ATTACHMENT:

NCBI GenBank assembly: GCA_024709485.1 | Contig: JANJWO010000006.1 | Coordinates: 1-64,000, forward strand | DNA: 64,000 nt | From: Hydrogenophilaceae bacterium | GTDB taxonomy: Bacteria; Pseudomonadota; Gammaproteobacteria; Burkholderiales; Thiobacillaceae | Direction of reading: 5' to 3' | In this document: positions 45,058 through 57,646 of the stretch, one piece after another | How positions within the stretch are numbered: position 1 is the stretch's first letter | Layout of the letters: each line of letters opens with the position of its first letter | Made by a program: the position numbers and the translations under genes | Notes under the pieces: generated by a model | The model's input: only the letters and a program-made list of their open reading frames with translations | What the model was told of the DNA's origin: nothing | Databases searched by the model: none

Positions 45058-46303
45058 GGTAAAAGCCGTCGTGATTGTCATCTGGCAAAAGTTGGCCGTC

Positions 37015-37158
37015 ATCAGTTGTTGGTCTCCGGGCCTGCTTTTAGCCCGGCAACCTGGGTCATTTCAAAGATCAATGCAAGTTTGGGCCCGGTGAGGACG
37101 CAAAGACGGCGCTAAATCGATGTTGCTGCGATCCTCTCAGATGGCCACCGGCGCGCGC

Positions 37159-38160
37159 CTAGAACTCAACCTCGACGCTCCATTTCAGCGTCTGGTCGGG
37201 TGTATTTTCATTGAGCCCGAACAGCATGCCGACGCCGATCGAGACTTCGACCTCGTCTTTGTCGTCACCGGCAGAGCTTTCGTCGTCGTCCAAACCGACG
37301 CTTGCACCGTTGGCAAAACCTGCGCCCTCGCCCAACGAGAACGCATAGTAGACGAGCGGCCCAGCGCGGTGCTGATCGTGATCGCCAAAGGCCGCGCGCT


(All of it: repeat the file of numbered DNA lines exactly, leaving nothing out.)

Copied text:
NCBI GenBank assembly: GCA_024709485.1 | Contig: JANJWO010000006.1 | Coordinates: 1-64,000, forward strand | DNA: 64,000 nt | From: Hydrogenophilaceae bacterium | GTDB taxonomy: Bacteria; Pseudomonadota; Gammaproteobacteria; Burkholderiales; Thiobacillaceae | Direction of reading: 5' to 3' | In this document: positions 45,058 through 57,646 of the stretch, one piece after another | How positions within the stretch are numbered: position 1 is the stretch's first letter | Layout of the letters: each line of letters opens with the position of its first letter | Made by a program: the position numbers and the translations under genes | Notes under the pieces: generated by a model | The model's input: only the letters and a program-made list of their open reading frames with translations | What the model was told of the DNA's origin: nothing | Databases searched by the model: none

Positions 45058-46303
45058 GGTAAAAGCCGTCGTGATTGTCATCTGGCAAAAGTTGGCCGTC

Positions 37015-37158
37015 ATCAGTTGTTGGTCTCCGGGCCTGCTTTTAGCCCGGCAACCTGGGTCATTTCAAAGATCAATGCAAGTTTGGGCCCGGTGAGGACG
37101 CAAAGACGGCGCTAAATCGATGTTGCTGCGATCCTCTCAGATGGCCACCGGCGCGCGC

Positions 37159-38160
37159 CTAGAACTCAACCTCGACGCTCCATTTCAGCGTCTGGTCGGG
37201 TGTATTTTCATTGAGCCCGAACAGCATGCCGACGCCGATCGAGACTTCGACCTCGTCTTTGTCGTCACCGGCAGAGCTTTCGTCGTCGTCCAAACCGACG
37301 CTTGCACCGTTGGCAAAACCTGCGCCCTCGCCCAACGAGAACGCATAGTAGACGAGCGGCCCAGCGCGGTGCTGATCGTGATCGCCAAAGGCCGCGCGCT